Legit Top Economist Warns Of Cascading Recession

Legit Top Economist Warns Of Cascading Recession


Wall Street Giant:
"Profoud Economic And Financial Shift"

Not gonna lie. 

This research did cause a bit of that sinking feeling.

It’s easy to feel that way. 

We naturally extend current trends indefinitely into the future. 

Even if we’re aware of this natural tendency, it can still get you. 

Especially when someone like Mohammed El-Erian agrees with you. 

A little worry is always good. 

But this time the level of worry El-Erian is projecting may cause you to miss out on great opportunities. 

Here’s why.

"Not Just Another Recession"

El-Erian recently wrote an article for Foreign Affairs called Not Just Another Recession.

It implies everything you expect in the title. 

And we’ll get to the three main points that make up the thrust of his argument. 

First, a bit about El-Erian. 

As you know Dynamic Wealth Research isn’t one to  pay too much attention to “economists.” 

Many are just so focused on advanced econometric modelling they can’t spot obvious inflation.
El-Erian is a different type of economist. 

Fortune magazine summed up El-Erian’s achievements in Top economist Mohamed El-Erian says we’re not just headed for another recession, but a ‘profound economic and financial shift’

They are:

1. Chief executive officer of the massively influential bond-market player PIMCO

2. Chaired former President Barack Obama’s Global Development Council 

3. Written several economic best-sellers

The last of those is a total joke. 

Best sellers are determined by promotion, distribution, and marketing from the Big Five book publishers. 

The rare exception is books sold by people with established audiences. 

Grumpy Cat (the cat from the meme) had two NY Times bestsellers. 

So disregard that one. 

And go ahead and disregard the fact El-Erian was the chair of the Global Development Council.

That was largely established to make the U.S. State Department’s global financial influence buying appear business-y. 

The first one is the key there. 

El-Erian was the head of PIMCO, a firm that manages more than $1 trillion primarily in bonds. 

Bond investors are a different breed than stock jockeys. 

The macro pic is essential for bonds. 

If they get the wrong macro pic wrong and interest rates move against them, they can lose 10% or more.

And with bonds, it could take a couple years to recover from that kind of hit. 

So when El-Erian, who headed one of the world’s largest and most successful bond investment managers, speaks about the macroeconomic picture, it’s usually worth listening too. 

And here’s what he had to say.

Worst To First:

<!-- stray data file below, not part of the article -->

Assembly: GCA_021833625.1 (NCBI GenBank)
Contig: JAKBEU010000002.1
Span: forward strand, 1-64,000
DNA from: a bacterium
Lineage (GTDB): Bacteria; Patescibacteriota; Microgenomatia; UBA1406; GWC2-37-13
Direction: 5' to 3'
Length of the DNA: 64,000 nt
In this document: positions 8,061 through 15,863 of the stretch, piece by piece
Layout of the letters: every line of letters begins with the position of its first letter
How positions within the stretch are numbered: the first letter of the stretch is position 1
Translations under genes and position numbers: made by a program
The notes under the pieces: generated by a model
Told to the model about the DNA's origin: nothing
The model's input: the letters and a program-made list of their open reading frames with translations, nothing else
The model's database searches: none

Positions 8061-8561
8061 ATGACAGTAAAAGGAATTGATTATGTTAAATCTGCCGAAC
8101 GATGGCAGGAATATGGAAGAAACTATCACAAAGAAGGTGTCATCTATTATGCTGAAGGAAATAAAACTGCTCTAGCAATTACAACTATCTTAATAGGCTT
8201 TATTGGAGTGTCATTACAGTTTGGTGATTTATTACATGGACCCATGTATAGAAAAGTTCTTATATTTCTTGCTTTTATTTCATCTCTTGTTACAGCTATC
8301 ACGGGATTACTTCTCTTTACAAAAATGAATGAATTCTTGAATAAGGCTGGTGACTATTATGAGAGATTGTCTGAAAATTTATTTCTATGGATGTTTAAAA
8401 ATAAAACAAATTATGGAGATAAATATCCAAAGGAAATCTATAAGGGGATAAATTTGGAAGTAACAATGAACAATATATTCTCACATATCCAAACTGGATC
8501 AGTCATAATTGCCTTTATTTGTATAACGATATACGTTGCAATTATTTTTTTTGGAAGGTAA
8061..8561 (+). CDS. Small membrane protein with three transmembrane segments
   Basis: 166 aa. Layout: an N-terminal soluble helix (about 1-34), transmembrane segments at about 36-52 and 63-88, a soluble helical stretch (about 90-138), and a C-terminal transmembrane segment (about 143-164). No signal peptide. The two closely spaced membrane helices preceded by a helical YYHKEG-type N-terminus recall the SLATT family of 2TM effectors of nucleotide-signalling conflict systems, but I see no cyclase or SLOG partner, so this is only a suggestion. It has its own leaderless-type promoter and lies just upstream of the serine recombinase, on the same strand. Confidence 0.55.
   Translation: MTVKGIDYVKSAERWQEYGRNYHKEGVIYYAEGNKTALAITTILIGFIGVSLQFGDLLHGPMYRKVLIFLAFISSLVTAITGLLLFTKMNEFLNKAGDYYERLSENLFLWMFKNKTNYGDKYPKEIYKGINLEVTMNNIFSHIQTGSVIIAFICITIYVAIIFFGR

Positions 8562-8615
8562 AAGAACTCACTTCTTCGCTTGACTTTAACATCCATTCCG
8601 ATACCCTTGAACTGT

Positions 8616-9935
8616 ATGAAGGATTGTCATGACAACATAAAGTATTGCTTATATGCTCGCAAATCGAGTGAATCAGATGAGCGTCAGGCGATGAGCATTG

El-Erian’s premise in Not Just Another Recession is what it says - the current recession isn’t going to be like the last. 

Of course, that’s always partially true. 

He predicts long-term economic pain for many, consistent economic chaos, and the real risk of everything combining into multiple crises at once. 

El-Erian sees three factors behind it all:

Three new trends in particular hint at such a transformation and are likely to play an important role in shaping economic outcomes over the next few years: 

1. The shift from insufficient demand to insufficient supply as a major multi-year drag on growth 

2. The end of boundless liquidity from central banks

3. The increasing fragility of financial markets.

It sounds pretty ugly. 

When taken all together it is convincing too. 

But when you break it down into its base elements, the improbability of all three forces combining at once is not likely.
Let’s look at them individually:

"The shift from insufficient demand to insufficient supply as a major multi-year drag on growth."

This is a fundamental misunderstanding of supply and demand. 

The current inflation in prices is driven by too much money and not enough increase in production. 

High prices should bring more production. 

But in the case of energy, readily available and cheap energy production are intentionally handicapped. 

So in this case supply is not rising with demand, but it’s intentional. Not market forces. Quite the opposite. 

"The end of boundless liquidity from central banks."

Few things are less temporary than the Fed tightening money supply. 

Wall Street has been addicted to cheap money for decades. 

It will return. 

Bet on it. 

"The increasing fragility of financial markets."

Cheap money from central banks solve a lot of problems. 

Right now a lot of dumb investments are getting dissappeared. 

[cough, cough] NFTs!

That’s not market fragility, it's the bursting of multiple bubbles at once. 


In the end, the pitch here is a direct and simple one. 

This time is different.

This time, however, is never that much different. 

Recessions are recession. 

Recoveries are recoveries. 

As long as a recovery isn’t intentionally sabotaged, the cycle will play out as usual. 

Of course, being that this time isn’t different, it will certainly feel different in real time. 

Keep that in mind as we press forward.


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